The recent threats of the coronavirus have sparked quite the conversation among many believers of whether or not this could be the unknown circumstances to bring about the return of Christ. This virus has invoked believers in questioning biblical prophecy and events that are to unfold before the return of Christ.
So what’s the big deal?
Well, the entire realm of doctrine known as eschatology (the study of end events) is maximally debated because of the Bible’s ambiguity about the subject. Of course, this results in the many different viewpoints held by confessing evangelicals. So, before getting into the bulk of this post, I would like to address a couple of different points here.
First, no one really knows which millennial view is correct. While all of us who hold to a particular view of the millennium, none of us (I am convinced) can hold any view with 100% certainty. The Bible is not clear regarding these issues. So, we must understand from the onset that one specific millennial view does not “top” another. Instead, every view attempts to understand the unfolding of the end of time correctly and biblically sound.
Second, it is vitally important to never attempt to “date” the return of Christ. Jesus is overtly clear in the gospel of Matthew that no one knows the day nor the hour (24:36). Of course, we who know anything of history understand that many have attempted to nail down the date in which Christ will return. Because the Bible is clear that no one knows the date in which Jesus will return, we must halt our attempts of trying.
Eschatology and COVID-19
As most everyone has seen on social media, there are many claiming that COVID-19 is something like the mark of the beast or the introductory “worldwide pandemic” into the great tribulation. I have seen many believers post articles claiming the locust attack in Africa and the coronavirus are both indicators of the worldwide terror to introduce the great tribulation. Also, I have seen posts like this (below) claiming the COVID-19 is the mark of the beast.
In light of these instances, let me give you a few simple points of exhortation (from my millennial view) about how we should be viewing this pandemic and the return of Christ:
- The Bible is not a book to be taken 100% literally. Before you dismiss this point because it seems as if I am denigrating the infallibility of the Scriptures, hear me out. I am not claiming that the Bible is not 100% true. Instead, I am claiming that the Bible is not to be interpreted, in every case, literally. There are many genres of books contained within the Scriptures that demand a figurative literary interpretation. Some of those genres will include books like Psalms, Proverbs, Daniel, and Revelation. These books are not meant to be interpreted literally for every single verse. Even Jesus’ words in Matthew 17 cannot be taken 100% literally. When he says that as long as your faith is the size of a mustard seed, you can move mountains, he is not telling you that you can move mountains. In essence, it is a metaphor to show the power of God regardless of our own feebly amounts of faith.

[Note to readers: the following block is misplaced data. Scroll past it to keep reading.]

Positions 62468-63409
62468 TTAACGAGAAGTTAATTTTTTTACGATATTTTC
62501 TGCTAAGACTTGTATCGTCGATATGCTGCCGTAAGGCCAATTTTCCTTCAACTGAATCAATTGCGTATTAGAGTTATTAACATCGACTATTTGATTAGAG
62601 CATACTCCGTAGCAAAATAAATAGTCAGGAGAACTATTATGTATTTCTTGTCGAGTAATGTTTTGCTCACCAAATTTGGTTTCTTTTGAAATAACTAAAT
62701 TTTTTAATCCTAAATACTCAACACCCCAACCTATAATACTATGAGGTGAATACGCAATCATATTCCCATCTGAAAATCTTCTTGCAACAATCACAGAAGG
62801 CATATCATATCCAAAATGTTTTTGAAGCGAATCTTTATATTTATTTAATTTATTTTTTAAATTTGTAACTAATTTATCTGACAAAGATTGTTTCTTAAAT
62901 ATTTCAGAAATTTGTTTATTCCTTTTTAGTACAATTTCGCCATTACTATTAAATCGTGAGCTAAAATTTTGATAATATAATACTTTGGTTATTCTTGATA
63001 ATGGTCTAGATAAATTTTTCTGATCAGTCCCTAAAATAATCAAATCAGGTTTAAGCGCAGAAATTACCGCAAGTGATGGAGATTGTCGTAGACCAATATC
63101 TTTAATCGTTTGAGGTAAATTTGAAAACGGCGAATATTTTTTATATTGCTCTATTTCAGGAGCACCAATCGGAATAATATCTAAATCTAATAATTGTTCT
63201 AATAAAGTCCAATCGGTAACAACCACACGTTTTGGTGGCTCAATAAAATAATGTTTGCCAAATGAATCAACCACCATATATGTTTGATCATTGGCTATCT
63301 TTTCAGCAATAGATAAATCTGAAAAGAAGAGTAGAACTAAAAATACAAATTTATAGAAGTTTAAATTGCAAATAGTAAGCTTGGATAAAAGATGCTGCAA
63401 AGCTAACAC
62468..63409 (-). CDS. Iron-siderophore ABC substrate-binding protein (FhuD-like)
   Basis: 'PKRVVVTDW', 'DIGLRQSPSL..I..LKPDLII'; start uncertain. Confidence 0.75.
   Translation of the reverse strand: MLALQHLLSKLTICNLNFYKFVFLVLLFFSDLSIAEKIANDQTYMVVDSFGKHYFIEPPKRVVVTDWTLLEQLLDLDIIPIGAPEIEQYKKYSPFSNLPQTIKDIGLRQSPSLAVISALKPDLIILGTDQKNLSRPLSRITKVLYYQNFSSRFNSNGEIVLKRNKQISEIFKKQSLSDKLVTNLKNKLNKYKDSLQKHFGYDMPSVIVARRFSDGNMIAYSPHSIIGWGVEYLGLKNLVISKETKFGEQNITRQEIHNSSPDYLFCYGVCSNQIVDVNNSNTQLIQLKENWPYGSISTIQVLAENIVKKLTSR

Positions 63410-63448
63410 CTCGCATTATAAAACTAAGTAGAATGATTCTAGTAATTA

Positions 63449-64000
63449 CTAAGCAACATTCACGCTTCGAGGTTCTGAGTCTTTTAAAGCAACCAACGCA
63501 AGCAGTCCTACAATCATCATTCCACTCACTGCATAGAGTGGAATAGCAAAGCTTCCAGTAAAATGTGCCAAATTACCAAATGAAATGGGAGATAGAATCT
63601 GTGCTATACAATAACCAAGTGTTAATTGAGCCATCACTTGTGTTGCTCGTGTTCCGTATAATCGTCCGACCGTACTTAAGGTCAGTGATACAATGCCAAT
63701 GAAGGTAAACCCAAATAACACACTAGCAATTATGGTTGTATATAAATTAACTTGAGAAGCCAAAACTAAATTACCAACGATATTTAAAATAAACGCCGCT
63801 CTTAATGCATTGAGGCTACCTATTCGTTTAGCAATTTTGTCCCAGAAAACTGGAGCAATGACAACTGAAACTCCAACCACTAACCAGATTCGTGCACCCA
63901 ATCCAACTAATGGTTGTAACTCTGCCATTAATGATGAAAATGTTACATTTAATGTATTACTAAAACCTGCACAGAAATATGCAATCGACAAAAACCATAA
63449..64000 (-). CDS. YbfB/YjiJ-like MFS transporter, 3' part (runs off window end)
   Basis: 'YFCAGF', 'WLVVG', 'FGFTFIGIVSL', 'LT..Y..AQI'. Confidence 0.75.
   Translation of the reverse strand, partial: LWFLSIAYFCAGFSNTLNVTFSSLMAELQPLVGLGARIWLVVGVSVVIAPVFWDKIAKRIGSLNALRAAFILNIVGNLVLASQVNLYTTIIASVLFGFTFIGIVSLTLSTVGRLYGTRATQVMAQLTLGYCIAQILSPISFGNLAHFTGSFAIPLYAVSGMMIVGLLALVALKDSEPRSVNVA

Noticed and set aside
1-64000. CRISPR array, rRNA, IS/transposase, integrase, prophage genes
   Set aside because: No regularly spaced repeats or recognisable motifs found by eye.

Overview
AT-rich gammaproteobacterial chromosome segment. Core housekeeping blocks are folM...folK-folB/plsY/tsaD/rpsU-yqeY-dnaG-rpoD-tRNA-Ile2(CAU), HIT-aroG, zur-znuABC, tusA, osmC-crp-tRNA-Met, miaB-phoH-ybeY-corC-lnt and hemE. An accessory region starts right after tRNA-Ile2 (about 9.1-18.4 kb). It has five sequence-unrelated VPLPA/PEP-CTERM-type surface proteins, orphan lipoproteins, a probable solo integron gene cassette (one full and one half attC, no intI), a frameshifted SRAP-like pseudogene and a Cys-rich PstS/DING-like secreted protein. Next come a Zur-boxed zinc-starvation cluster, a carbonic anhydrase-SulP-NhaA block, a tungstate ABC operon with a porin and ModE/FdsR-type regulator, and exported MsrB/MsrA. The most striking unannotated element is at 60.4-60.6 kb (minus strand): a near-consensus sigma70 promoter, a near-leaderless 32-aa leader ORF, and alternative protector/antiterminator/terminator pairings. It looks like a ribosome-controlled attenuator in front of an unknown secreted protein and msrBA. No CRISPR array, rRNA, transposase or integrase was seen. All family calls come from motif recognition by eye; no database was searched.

- The Kingdom of God is present NOW. This may be a point of disagreement for some folks, and that is ok, but we must be understanding that Jesus came to institute the kingdom of God “on earth as it is in heaven” (Matt. 6:10). In other words, Jesus came to earth to show that he is in control right now. His rule and reign as King of Kings is not a futuristic event, but a present reality! One purpose of Jesus’ ministry was to show those in Nazareth and elsewhere that the Kingdom of God has commenced, and they must respond to the King in faith and belief.
- No one knows the day nor the hour. Matthew 17:36 – “But of that day and hour no one knows, not even the angels of heaven, nor the Son, but the Father alone.” What is Jesus saying here? Jesus is merely showing his disciples that even his human limitations he took on (Phil. 2) do not allow him the opportunity to know when his return will commence. Thus, we can conclude that we should not be attempting to make educated guesses on when this will occur also.
- The world is cursed, but Christ will redeem it when he returns. Isaiah 65 gives believers great encouragement regarding the new heavens and the new earth. Isaiah comforts his readers in exile by showing them that at the end of time, Jesus Christ will return, and he will make all things new. Notice, however, that Isaiah never claims that Christ will be making all new things. Instead, what Christ will be doing is taking what has been cursed in this world and recreating it to which it was initially created. Because Christ will be doing this, we understand that our future is not founded upon the events that will unfold this event, but his redemption becoming our reality in full view.
- The Bible is clear that Christ will return, but that is all upon which it is 100% clear. We must not be willing to make definitive claims upon which the Bible does not make its definitive claims. Of course, this is where the main disagreements regarding the end events come into play. However, in my view, the 1,000-year reign, the tribulation, the “rapture,” are all things mentioned in Scripture, but are mentioned from a figurative standpoint rather than literal events. I know this is not everyone’s interpretation of Revelation 19-20 and 1 Thessalonians 4. However, it is the best way I believe those chapters are interpreted through the lens of the entire story of Scripture.
Friends, I understand these are trying times. But we must always remember these truths regarding Christ and his return. Though the Church has endured many different hardships and pandemics throughout its history, the Lord has remained faithful and has never left his Church without a firm foundation, and he never will.